If you're talking about 1981, when the DH was less than a decade old, there were still quite a few "forever" White Sox fans that disliked the rule. I used to hear it at the park before I left the area for the West in the late '70s. As handicaps to marketing go, it might have been a small one, but I don't hold ownership responsible for not trying to convert Cubs fans. Calling the White Sox Chicago's American League team (not the southside team) , certainly didn't hold the meaning you are assigning to it.
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  #83  
Old 11-13-2018, 06:55 AM
Frater Perdurabo Frater Perdurabo is offline
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Tribune Corporation bought the Cubs and marketed them relentlessly. Generations of grandparents watched the Cubs on WGN and bought Cubs gear for their Gen X and Millennial grandkids, who also watched the Cubs on cable-free lazy summer days. When those kids grew up and graduated as freshly-minted finance majors from Big Ten schools, they took jobs in Chicago and rented places on the North Side, and joined the Lakeview frat party atmosphere. Their disposable income drew further corporate media interest as they chased advertising revenues, and the Sun Times and other media outlets adopted the Trib’s “pro Cubs” slant.

This dynamic is greater than all the self-inflicted wounds combined, and it was destined the moment the Tribune bought the Cubs.
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  #84  
Old 11-13-2018, 08:14 AM
Mohoney Mohoney is offline
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Originally Posted by Frater Perdurabo
Tribune Corporation bought the Cubs and marketed them relentlessly. Generations of grandparents watched the Cubs on WGN and bought Cubs gear for their Gen X and Millennial grandkids, who also watched the Cubs on cable-free lazy summer days. When those kids grew up and graduated as freshly-minted finance majors from Big Ten schools, they took jobs in Chicago and rented places on the North Side, and joined the Lakeview frat party atmosphere. Their disposable income drew further corporate media interest as they chased advertising revenues, and the Sun Times and other media outlets adopted the Trib’s “pro Cubs” slant.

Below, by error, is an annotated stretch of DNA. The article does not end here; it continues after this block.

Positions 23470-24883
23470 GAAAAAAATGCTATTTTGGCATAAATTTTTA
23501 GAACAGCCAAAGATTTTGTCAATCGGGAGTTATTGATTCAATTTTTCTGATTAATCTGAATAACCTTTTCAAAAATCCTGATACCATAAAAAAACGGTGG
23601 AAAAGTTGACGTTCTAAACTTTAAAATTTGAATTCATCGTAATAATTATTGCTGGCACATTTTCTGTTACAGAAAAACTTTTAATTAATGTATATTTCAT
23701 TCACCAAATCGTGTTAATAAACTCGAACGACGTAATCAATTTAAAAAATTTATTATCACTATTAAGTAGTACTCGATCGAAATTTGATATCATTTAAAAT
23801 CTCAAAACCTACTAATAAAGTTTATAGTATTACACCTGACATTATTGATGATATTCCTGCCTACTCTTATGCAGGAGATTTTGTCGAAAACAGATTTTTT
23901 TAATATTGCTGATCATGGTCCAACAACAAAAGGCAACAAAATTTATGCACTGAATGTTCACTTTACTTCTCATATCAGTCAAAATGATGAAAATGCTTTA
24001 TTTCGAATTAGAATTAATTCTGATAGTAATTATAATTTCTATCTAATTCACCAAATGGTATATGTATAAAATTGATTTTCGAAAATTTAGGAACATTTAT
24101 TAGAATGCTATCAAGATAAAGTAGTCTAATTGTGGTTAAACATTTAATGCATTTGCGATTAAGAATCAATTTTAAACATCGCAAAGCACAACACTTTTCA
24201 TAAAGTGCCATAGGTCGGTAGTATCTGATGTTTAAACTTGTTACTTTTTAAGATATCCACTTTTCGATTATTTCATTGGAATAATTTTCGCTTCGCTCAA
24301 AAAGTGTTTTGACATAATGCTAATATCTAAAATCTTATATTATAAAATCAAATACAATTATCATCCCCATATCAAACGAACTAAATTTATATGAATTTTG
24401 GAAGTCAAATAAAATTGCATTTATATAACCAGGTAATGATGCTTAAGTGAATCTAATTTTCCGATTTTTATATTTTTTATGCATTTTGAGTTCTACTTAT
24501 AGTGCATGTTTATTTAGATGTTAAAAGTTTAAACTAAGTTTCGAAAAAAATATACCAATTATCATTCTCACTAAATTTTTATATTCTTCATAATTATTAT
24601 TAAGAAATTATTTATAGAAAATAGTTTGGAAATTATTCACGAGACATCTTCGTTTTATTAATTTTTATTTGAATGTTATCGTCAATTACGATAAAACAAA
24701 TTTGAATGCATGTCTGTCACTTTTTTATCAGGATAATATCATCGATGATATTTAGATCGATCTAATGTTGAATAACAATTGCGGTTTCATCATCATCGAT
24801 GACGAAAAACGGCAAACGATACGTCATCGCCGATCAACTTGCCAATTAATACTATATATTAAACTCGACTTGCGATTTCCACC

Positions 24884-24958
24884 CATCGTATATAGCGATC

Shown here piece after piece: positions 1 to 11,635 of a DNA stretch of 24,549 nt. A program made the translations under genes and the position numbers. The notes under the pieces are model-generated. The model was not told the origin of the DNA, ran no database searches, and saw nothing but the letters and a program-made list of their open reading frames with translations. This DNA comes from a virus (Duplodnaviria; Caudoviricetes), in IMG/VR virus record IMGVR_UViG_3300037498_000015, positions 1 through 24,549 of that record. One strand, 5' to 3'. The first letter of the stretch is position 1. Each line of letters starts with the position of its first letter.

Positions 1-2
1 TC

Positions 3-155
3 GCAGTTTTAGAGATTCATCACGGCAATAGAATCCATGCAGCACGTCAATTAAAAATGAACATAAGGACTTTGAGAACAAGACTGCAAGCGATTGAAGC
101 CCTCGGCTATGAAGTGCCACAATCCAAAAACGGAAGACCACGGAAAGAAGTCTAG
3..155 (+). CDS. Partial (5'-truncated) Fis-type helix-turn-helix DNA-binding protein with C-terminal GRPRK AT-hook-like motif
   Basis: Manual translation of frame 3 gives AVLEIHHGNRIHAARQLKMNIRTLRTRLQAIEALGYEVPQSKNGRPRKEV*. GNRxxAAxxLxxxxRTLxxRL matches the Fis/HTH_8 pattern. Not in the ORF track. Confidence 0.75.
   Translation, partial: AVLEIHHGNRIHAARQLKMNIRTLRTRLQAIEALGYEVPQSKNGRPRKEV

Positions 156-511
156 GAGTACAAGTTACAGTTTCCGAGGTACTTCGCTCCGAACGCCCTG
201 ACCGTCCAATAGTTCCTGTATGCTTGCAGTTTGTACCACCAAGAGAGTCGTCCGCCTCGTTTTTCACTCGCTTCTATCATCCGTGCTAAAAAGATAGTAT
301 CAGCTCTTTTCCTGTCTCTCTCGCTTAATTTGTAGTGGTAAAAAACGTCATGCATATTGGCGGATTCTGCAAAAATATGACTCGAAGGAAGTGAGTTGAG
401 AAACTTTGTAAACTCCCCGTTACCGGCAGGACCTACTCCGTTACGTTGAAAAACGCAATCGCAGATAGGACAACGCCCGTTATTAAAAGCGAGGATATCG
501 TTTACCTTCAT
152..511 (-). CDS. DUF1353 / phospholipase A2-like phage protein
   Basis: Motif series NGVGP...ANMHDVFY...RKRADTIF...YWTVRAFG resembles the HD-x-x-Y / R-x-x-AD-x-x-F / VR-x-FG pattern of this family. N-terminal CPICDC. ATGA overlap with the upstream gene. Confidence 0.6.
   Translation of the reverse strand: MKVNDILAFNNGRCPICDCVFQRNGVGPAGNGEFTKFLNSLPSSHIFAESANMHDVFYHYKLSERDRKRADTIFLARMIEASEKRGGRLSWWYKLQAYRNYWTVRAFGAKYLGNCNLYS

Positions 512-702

This dynamic is greater than all the self-inflicted wounds combined, and it was destined the moment the Tribune bought the Cubs.
The only thing missing from this post is Dr. Phil nodding silently in agreement.

Damn near ALL Chicago transplants from other Midwestern areas become Cubs fans when they arrive. Most of the state of Iowa has been “converted” because of the team’s AAA affiliate. The Cubs even made gains in places with local major-league teams, like Wisconsin and Minnesota, back when games on WGN’s national feed were not blacked-out. They also do well in northern Indiana, up until the point down south where Reds country begins.

The White Sox also got a little bit of extra national exposure via WGN, but nowhere near as much as the Cubs.
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  #85  
Old 11-13-2018, 11:30 AM
Lip Man 1 Lip Man 1 is offline
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Winning is always a good thing but the Cubs regularly draw regardless of how well the team is playing now.
Voodoo: As I'm sure you know the Cubs are the exception to the rule because of decades of brilliant marketing by John McDonough (who ironically grew up a Sox fan). They drew well in the 80's / 90's even when they were awful thanks to his marketing ideas and philosophy.
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  #86  
Old 11-13-2018, 11:33 AM
Lip Man 1 Lip Man 1 is offline
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Originally Posted by TDog View Post